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How antigay will the next pope be?

How antigay will the next pope be?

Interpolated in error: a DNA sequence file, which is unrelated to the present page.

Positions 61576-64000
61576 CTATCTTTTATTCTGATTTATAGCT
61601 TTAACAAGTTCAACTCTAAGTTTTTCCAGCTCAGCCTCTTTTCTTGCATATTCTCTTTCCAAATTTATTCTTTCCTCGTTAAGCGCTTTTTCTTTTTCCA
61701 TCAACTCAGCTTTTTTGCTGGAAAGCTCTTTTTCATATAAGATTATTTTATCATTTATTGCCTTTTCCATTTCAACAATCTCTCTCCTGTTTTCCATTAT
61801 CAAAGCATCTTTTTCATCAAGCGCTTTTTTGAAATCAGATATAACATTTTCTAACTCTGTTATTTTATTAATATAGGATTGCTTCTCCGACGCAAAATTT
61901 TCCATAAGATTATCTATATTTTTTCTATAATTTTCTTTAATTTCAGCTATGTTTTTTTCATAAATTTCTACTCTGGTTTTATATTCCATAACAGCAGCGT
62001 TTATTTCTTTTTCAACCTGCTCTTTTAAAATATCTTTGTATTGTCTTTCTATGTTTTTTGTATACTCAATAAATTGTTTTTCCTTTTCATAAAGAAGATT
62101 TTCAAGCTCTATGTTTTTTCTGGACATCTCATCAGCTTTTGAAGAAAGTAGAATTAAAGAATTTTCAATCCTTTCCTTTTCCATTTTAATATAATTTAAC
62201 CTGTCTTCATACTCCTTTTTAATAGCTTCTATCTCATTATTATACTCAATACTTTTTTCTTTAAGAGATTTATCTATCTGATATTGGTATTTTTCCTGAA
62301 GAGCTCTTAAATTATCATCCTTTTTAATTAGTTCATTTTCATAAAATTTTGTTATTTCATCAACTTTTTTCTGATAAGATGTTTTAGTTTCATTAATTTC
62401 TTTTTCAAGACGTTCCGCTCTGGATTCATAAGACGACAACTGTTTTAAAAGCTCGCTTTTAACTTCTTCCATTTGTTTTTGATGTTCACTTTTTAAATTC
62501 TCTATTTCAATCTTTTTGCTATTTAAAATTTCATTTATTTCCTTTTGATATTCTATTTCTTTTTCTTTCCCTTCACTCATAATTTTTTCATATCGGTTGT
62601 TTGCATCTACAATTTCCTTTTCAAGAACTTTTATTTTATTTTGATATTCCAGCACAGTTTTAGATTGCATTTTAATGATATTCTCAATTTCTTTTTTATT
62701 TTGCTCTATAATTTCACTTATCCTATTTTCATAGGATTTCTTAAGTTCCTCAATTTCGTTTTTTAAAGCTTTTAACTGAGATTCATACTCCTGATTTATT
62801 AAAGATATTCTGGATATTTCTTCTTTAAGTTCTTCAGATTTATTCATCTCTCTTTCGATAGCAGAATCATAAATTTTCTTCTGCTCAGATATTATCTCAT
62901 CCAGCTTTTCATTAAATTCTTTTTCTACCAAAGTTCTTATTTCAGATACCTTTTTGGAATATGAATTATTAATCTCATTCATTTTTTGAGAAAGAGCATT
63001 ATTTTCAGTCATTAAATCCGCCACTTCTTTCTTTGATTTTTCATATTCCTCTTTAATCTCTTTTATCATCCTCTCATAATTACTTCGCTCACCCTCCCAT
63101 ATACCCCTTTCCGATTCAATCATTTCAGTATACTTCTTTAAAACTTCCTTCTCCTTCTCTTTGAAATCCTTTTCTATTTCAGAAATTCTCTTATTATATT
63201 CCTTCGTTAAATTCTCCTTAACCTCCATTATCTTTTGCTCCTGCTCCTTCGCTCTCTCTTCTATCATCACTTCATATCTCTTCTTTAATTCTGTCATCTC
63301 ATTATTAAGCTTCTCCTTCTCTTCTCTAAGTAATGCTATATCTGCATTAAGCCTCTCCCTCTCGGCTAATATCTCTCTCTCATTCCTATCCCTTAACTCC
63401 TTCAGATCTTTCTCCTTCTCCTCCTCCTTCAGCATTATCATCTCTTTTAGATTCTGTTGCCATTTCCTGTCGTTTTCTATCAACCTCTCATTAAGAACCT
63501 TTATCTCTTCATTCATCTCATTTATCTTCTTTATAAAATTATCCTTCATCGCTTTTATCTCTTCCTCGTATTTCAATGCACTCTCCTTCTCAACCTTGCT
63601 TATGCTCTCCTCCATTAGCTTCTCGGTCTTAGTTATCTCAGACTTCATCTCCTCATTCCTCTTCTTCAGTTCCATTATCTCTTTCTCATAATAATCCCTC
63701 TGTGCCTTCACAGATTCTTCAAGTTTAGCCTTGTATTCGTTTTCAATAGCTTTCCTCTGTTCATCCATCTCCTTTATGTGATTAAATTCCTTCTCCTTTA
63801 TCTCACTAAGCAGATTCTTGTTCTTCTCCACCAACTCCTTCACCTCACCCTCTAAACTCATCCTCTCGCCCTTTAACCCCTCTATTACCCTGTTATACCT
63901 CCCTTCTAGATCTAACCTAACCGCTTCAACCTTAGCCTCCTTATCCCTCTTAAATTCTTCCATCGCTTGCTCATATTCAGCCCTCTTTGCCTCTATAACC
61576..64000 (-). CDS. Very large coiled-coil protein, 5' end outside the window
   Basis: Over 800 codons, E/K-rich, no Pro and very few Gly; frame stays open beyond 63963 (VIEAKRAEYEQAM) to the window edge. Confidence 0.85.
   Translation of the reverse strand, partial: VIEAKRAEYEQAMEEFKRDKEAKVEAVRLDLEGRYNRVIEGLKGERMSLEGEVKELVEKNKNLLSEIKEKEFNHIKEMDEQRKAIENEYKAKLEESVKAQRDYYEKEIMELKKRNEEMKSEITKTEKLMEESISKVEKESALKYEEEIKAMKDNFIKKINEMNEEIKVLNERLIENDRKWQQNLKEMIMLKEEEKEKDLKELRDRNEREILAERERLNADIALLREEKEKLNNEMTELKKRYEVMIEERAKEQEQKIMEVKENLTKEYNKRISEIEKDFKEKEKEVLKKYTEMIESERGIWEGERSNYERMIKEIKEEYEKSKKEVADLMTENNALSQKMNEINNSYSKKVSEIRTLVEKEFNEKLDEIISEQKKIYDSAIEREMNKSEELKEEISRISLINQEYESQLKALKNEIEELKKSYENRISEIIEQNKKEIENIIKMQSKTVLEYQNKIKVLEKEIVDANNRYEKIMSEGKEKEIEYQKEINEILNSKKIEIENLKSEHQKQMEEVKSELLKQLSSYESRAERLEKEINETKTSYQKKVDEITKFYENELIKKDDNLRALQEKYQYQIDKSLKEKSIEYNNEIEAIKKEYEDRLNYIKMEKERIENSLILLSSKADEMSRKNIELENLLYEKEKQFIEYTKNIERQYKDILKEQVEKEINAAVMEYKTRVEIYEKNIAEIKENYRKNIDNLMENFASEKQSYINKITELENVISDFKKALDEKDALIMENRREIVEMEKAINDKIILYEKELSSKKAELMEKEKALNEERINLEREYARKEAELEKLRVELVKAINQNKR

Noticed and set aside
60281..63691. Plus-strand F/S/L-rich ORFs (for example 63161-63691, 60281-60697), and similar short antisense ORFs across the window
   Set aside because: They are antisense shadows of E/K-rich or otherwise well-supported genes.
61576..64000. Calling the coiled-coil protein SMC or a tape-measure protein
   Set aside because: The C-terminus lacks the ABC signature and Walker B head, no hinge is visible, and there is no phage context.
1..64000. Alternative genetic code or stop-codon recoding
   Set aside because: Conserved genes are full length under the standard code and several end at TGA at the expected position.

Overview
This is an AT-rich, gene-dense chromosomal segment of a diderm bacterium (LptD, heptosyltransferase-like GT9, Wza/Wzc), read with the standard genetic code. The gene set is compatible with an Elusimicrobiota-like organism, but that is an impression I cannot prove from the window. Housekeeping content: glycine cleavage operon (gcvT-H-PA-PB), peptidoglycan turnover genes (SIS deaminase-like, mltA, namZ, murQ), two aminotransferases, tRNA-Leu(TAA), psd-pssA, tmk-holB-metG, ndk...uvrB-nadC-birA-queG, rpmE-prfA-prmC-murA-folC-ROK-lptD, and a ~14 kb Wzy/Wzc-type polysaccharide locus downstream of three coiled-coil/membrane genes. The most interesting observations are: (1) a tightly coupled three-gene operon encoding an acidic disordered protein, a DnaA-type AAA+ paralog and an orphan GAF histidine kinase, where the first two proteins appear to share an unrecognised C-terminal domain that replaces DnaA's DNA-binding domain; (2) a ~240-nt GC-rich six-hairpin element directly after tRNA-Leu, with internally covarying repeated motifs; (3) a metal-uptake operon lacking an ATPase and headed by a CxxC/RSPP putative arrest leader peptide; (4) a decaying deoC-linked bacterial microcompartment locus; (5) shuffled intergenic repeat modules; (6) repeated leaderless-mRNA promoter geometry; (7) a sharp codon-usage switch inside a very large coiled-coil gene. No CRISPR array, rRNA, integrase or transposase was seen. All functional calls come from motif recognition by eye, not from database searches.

Behind the thick oak doors of the Sistine Chapel, the cardinals of the Roman Catholic Church are doing more than picking the next pope. Their deliberations--which began Monday--also serve as a critical judgment on what the faith needs most as pressures close in from all directions, including increasingly gay-friendly Western nations and not-so-gay-friendly Eastern ones. The cardinals often mentioned as possible papal successors have already made their voices heard--addressing the world's 1.1 billion Catholics and their fellow red-hatted "princes of the church" expected at the first conclave in more than a quarter century. Every speech, text, and public gesture has been pored over in recent years for clues about each man's style and priorities. "They must pick the 21st-century pope and address 21st-century questions," said the Reverend Giovanni D'Ercole, a commentator on Vatican affairs. "It may not be easy." On one end is the blunt tone of the German theologian-scholar Cardinal Joseph Ratzinger, who has taken on everything from rock music to Muslim Turkey's European Union bid in his role as the Vatican's chief watchdog for doctrine. He was a close confidant of Pope John Paul II's and helped him to craft many of the Vatican's recent condemnations of homosexuality. A more nuanced path is followed by Austrian cardinal Christoph Schoenborn, who has reached out to Islamic leaders but also has encouraged Jewish settlement of the Holy Land. The Latin Americans considered "papabile"--the Italian word for papal candidates--speak forcefully about confronting poverty. But none have signaled any support for major policy reversals such as easing opposition to contraception, dropping priestly celibacy, or allowing gay couples to receive blessings from the church. It's a fact that pro-reform Catholics are slowly absorbing: Priests do not rise to cardinal by challenging the system. The conclave, with 115 cardinals under the age of 80 and eligible to vote, must juggle multiple demands and make some hard choices. With no clear papal favorite, the outcome likely will be about compromise and what new priorities attract the biggest following. There's geography: Do they note that nearly half the world's Catholics are in Latin America and select a "New World" pope for the first time? Or reward the vibrant African Catholics with a pope of their own? Or choose a leader who could reinvigorate a fading flock in Europe? There are internal dilemmas, including how to reverse the shortage of priests and nuns in the West, stabilize the money-losing Vatican's finances, and restore credibility following crippling clergy sex scandals in the United States and elsewhere. The cardinals also must ask, Who among them can handle the important dialogue with Islam and other contemporary moral quandaries like cloning and biotechnology? Rising above it all may be the powerful legacy of the charismatic John Paul II. The cardinals heard the cries from pilgrims last week at the pontiff's funeral: "Santo subito!"--a plea that he be made a saint immediately. "The church cannot go backward," said Fernando Segovia, a theologian at Vanderbilt University in Nashville. "The new pope must be someone who also can relate to the people as a pastor and leader. This could be the biggest force in the conclave. If the cardinals ignore this momentum, the church could suffer a serious blow." The process began Monday with a special Mass, followed by the conclave. The cardinals are cut off from the rest of the world until they reach a decision. It involves four votes a day until two thirds of the cardinals--at least 77--back one name. If no pope emerges late in the second week, a simple majority can vote to change the rules so a winner can be elected by a majority--at least 58. It took eight ballots over three days in October 1978 to elect the first Polish pope. The prelate who appears this time in the central window of St. Peter's Basilica will be caught in the reflected glare of John Paul's history-making papacy. His every move will--at least initially--be measured against John Paul. As one placard read last week in St. Peter's Square, "What would JP-Two do?" But the late pope's decisive moments came during the Cold War. His successor inherits a very different world. The world's richest nations "must search an alternative global program where all have the possibility to integrate themselves and no one remains outside," Brazilian cardinal Claudio Hummes said in 2002. "There will be no future if things go on as they now stand." A book of 110 newspaper columns written by Hummes--on a variety of topics, including land reform, drug abuse, and human cloning--was released last week in Brazil to capitalize on the buzz about him as a contender. The book, Dialogue With the City, includes harsh denunciations of "greedy and powerful" landholders who police believe ordered the February slaying of American nun Dorothy Stang, a longtime defender of land rights for poor settlers in the Amazon rain forest. Hummes, 70, also holds the line on Catholic teachings regarding abortion and human cloning, which he called a "serious moral crime." In September 2003 Hummes told a U.N. meeting on AIDS that the disease is "one of the major tragedies of our time" but must be addressed by education and sexual abstinence rather than condoms. Another Latin American cardinal, Oscar Andres Rodriguez Maradiaga, 62, of Honduras, also has lashed out at inequalities. "We are not moving simply toward a globalization of markets...but we are moving toward the globalization of poverty," he said in 2003. But some of his sharpest--and most conflicted--comments have come following the priest sex abuse scandals in the United States. In a 2002 Vatican news conference, he called pedophilia an "illness" that cannot be tolerated in the priesthood. In a later interview with the Italian magazine 30 Giorni, or 30 Days, he decried the judicial "witch hunts" against U.S. clergy. "[It] reminds me of the time of Nero, Diocletian, and, more recently, of Stalin and Hitler," he was quoted as saying. Italian cardinal Dionigi Tettamanzi, 71, told the Vatican newspaper L'Osservatore Romano in 1997 that "very grave personal and social risks" stem from giving gay and lesbian couples full civil rights, including marriage and adoption. Another Italian contender, Cardinal Angelo Scola of Venice, 63, carries a similar conservative outlook. On calls for women priests, Scola told reporters in 1997, "The church does not have the power to modify the practice, uninterrupted for 2,000 years, of calling only men." Cardinal Francis Arinze, 72, a Vatican-based Nigerian, also taken a hard stance against liberal pressures on the church brought largely by American Catholics. The family is "mocked" by homosexuality and calls to recognize same-sex marriages, he told a Georgetown University audience in May 2003. Last year Arinze suggested that Catholic politicians supporting abortion rights are "not fit" to receive Communion. He made the same judgment for militant members of Rainbow Sash, a Roman Catholic gay rights group that has tried to provoke confrontations with clergy. Arinze, however, stands out as a leading voice for better Christian-Muslim dialogue--a central part of his interfaith work at the Vatican since the 1980s. "It matters very much, not only to Islam and Christianity, but also to the world how the followers of these two religions relate to one another and how they envisage these relationships at this turning point in history," Arinze told the Center for Muslim-Christian Understanding in Washington. Schoenborn, of Austria, could encounter more skepticism from Islamic leaders. In a March speech at Hebrew University in Jerusalem, he said Christians must support a Jewish presence in the Holy Land as part of biblical prophecy. "Only once in human history did God take a country as an inheritance and give it to His chosen people," The Jerusalem Post quoted Schoenborn as saying. Schoenborn added that "we are all longing" for a solution to end Israeli-Palestinian conflict. But he's been less clear on hot-button issues in Europe, including whether to accept Turkey as a full EU member. Ratzinger, however, has been an unwavering defender of Europe's Christian essence. "Turkey has always represented a different continent, in permanent contrast to Europe," he told the French magazine Le Figaro last year. Ratzinger--as the Vatican's chief doctrinal overseer since 1981--offers the broadest range of writings and comments of any of the possible papal successors. In 1986 he scorned rock music as a "vehicle of antireligion." Last year he told American bishops that it was appropriate to deny Communion to those who support such "manifest grave sin" as abortion and euthanasia. In a book released Wednesday, Values in a Time of Upheavals, Ratzinger dismissed demands for European "multiculturalism" as a "fleeing from what is one's own." He also wrote that "marriage and family are essential for European identity." Yet in another book, Salt of the Earth, published in 1997, Ratzinger showed flashes of a pastoral side and sensitivity for the modernizing reforms of the Second Vatican Council from 1962 to 1965, when he was considered a leader among forward-thinking theologians. "Christianity must rise again like the mustard seed, in insignificantly small groups whose members intensively live in combat with what is evil in the world while demonstrating what is good," wrote Ratzinger, who turned 78 on Saturday. "They are the salt of the earth, the vessels of the faith." (Brian Murphy, AP religion writer)